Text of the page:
Proposed acquisitions of residential property (both vacant land and existing dwellings) which are within the bounds of a resort that the Treasurer had designated as an ‘Integrated Tourism Resort’ (ITR) prior to September 1999 are exempt from examination. For resorts designated as ITRs from September 1999, the exemption only applies to developed residential property, which is subject to a long term (10 years or more) lease to the resort/hotel operator, making it available for tourist accommodation when not occupied by the owner. All other property, including vacant land for development, within the ITR would be subject to the normal foreign investment restrictions. Strict conditions must be fully met to qualify for Integrated Tourism Resort status.

Certain categories of foreign nationals, who will be temporarily resident in Australia continuously for 12 months, may be given approval to purchase developed residential real estate for use as their principal place of residence (that is, not for rental purposes) while in Australia. This category includes long-stay retirees. A condition of such purchases is that the residence must be sold when the foreign nationals’ temporary resident visas expire, they leave Australia, or the property is no longer used as their principal place of residence.


All other proposals by foreign interests to acquire developed residential real estate are examinable and are not normally approved, except in the case of foreign companies, with an established substantial business in Australia, buying for named senior executives resident in Australia for periods longer than 12 months, provided the accommodation is sold when no longer required for this purpose. Whether a company is eligible, and the number of properties that may be acquired under this category, will depend upon the extent of the foreign company’s operations and assets in Australia. Unless there are special circumstances, foreign companies normally will not be permitted to buy more than two houses under this category. Foreign companies would not be eligible under this category where the property would represent a significant proportion of its assets in Australia.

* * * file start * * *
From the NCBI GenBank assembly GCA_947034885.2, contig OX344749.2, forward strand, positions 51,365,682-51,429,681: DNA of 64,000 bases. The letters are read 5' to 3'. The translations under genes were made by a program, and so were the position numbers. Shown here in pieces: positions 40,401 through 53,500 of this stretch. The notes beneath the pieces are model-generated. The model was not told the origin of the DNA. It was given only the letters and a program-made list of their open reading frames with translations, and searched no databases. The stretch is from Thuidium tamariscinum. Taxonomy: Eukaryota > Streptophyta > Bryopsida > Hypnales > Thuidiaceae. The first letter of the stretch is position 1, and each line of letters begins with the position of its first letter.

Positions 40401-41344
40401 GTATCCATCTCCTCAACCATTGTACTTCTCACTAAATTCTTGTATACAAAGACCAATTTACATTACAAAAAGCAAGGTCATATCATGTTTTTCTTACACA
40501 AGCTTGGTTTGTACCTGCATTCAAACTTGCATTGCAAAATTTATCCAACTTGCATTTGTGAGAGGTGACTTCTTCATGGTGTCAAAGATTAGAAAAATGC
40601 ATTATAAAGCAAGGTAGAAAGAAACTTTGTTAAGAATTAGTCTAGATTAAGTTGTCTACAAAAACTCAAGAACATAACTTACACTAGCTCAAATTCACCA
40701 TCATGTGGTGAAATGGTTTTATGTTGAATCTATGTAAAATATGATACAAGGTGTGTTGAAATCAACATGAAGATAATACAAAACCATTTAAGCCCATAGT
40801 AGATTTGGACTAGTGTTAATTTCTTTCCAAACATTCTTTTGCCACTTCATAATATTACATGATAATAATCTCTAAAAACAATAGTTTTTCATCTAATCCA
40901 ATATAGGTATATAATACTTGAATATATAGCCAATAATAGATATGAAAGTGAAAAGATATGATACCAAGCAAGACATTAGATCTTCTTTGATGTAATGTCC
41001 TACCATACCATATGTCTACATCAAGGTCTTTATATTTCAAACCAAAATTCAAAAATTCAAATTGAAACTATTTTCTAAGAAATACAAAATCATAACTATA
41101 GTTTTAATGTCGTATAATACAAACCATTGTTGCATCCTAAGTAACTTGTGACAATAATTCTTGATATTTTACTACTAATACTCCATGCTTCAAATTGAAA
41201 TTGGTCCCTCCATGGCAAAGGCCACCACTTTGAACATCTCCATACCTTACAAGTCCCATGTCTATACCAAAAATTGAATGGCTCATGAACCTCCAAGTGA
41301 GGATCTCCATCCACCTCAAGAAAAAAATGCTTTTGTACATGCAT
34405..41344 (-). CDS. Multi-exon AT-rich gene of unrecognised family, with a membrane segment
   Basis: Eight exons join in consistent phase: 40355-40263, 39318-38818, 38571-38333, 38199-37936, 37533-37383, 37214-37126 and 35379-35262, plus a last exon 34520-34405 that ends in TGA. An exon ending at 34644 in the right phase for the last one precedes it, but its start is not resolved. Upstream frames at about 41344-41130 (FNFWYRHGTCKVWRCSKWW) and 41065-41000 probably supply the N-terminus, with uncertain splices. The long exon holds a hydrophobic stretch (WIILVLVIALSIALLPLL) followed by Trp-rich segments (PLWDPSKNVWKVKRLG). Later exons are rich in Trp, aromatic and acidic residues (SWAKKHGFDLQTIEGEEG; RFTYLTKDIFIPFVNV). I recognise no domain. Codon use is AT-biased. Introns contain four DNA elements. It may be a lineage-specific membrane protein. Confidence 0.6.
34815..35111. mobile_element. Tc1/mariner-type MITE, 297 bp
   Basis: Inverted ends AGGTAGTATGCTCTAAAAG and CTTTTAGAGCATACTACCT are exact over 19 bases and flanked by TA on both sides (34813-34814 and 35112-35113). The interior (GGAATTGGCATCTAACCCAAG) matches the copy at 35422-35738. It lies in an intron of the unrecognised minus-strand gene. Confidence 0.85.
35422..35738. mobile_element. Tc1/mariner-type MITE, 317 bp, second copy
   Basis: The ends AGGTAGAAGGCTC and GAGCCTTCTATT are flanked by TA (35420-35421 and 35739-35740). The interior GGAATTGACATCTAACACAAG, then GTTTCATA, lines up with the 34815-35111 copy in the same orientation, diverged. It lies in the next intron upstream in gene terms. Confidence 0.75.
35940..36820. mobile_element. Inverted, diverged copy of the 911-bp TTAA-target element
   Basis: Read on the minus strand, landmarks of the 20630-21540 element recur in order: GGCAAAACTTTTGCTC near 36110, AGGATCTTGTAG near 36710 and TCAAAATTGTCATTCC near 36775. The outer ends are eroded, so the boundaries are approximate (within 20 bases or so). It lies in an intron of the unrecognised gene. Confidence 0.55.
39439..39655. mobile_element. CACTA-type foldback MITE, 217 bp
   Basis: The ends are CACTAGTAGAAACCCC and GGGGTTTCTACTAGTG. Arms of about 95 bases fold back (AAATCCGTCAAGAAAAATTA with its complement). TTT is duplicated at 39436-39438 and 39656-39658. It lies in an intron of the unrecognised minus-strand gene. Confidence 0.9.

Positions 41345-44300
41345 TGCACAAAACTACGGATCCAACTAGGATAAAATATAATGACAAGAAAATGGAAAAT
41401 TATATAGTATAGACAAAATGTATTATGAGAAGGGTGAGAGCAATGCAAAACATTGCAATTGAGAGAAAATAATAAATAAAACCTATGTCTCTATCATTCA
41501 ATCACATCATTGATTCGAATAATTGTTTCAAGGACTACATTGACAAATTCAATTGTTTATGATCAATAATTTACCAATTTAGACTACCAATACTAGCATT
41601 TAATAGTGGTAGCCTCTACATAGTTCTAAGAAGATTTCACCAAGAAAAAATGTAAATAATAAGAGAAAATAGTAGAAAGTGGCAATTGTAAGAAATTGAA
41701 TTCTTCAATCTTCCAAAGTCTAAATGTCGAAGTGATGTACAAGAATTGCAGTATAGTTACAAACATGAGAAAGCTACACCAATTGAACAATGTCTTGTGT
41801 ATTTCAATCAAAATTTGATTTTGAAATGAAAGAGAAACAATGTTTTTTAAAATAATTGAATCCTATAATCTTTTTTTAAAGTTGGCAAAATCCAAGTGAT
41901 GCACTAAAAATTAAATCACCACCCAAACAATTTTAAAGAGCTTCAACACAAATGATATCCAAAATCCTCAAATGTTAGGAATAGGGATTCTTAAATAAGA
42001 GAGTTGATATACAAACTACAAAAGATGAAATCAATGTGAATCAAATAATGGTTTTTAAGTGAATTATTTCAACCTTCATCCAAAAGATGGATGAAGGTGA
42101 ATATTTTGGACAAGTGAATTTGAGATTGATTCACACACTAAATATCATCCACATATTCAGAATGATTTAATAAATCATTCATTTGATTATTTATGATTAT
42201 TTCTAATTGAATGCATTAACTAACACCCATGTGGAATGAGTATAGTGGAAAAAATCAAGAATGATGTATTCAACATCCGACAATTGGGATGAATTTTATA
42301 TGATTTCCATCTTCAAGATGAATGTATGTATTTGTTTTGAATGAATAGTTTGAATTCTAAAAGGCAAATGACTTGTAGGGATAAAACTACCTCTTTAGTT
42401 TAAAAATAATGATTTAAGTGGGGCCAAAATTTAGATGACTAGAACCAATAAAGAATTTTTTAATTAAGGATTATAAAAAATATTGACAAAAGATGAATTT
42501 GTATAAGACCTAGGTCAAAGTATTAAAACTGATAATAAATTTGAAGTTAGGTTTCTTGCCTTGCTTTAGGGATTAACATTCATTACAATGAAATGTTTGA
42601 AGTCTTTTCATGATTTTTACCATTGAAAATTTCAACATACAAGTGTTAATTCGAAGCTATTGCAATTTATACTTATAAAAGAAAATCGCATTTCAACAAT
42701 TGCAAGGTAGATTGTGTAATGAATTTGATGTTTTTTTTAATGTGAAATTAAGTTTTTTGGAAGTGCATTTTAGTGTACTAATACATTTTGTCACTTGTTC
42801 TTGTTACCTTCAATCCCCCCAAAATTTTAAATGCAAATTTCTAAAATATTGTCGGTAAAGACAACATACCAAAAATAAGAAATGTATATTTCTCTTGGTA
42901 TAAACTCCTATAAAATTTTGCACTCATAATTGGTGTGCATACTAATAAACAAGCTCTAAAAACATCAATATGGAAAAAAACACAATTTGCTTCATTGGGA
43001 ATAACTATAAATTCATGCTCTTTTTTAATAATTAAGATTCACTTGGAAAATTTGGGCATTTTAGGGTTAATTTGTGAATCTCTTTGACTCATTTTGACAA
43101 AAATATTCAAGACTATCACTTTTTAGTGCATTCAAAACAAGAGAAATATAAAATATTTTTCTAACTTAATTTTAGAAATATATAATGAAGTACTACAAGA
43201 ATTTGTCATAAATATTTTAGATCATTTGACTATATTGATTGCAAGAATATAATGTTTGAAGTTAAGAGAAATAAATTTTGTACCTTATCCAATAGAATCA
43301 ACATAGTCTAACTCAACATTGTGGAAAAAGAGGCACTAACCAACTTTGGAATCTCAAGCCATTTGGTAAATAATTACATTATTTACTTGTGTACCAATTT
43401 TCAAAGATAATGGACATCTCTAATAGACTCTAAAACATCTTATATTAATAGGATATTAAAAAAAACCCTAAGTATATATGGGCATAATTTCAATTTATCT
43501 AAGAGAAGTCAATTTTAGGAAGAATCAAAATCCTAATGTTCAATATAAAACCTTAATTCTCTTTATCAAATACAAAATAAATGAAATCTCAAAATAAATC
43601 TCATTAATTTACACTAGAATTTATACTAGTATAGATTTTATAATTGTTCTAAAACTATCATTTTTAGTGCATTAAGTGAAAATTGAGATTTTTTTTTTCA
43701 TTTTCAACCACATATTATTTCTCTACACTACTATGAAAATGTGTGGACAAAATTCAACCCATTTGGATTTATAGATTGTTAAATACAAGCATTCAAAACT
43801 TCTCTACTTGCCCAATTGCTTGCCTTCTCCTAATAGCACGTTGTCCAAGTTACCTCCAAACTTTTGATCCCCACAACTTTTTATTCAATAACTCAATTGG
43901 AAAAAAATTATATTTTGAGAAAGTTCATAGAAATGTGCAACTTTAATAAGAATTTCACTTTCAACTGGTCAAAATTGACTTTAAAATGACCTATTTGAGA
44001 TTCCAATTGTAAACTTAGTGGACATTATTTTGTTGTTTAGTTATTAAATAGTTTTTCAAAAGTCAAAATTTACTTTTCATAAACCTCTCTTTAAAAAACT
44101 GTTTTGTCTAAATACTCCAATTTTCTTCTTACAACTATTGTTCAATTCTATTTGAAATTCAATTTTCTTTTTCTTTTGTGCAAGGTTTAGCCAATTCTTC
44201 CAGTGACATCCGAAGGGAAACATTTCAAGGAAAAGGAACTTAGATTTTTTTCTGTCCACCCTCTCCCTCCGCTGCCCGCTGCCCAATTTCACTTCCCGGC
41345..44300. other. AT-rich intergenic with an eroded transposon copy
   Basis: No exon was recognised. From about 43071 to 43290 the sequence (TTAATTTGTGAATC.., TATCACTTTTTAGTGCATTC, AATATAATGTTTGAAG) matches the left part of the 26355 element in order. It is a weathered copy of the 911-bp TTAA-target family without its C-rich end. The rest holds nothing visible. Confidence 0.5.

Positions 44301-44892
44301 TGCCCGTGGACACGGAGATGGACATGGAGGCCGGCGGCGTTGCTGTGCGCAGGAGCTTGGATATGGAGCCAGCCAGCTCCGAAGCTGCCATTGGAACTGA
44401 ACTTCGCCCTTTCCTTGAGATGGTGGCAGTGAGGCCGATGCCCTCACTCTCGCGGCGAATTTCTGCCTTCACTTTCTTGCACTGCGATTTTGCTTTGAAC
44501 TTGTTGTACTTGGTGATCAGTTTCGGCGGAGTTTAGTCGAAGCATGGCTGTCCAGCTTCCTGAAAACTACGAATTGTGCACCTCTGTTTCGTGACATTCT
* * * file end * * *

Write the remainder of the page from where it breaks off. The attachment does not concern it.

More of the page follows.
Proposed acquisitions of developed nonresidential commercial real estate are normally approved unless they are contrary to the national interest.

Proposed acquisitions of hotels and motels operating under one title are normally approved (unless considered contrary to the national interest) under the tourism sector policy. Proposed acquisitions of strata titled hotel accommodation may be approved in certain designated hotels. Full details of the requirements for designated hotels are contained in the Australian urban land policy summary. Other accommodation facilities such as guesthouses, hostels, holiday flats and undesignated strata titled hotels or motels are examined under policy applying to the residential real estate sector.

Further information on Australia's foreign investment policy may be found at the Foreign Investment Review Board. See Frequently Asked Questions about foreign investment in Australia.

The Commission will normally request any further information it requires within 5 working days of receipt of an application.

Applications considered by the Commission are normally determined within 10 working days once we have received all the information we require.

Applications considered by the Ministers are normally determined within 25 working days once the Commission has received all the information it requires. This timeframe may vary depending upon Ministerial availability.

There is no statutory timeframe for when a decision must be conveyed.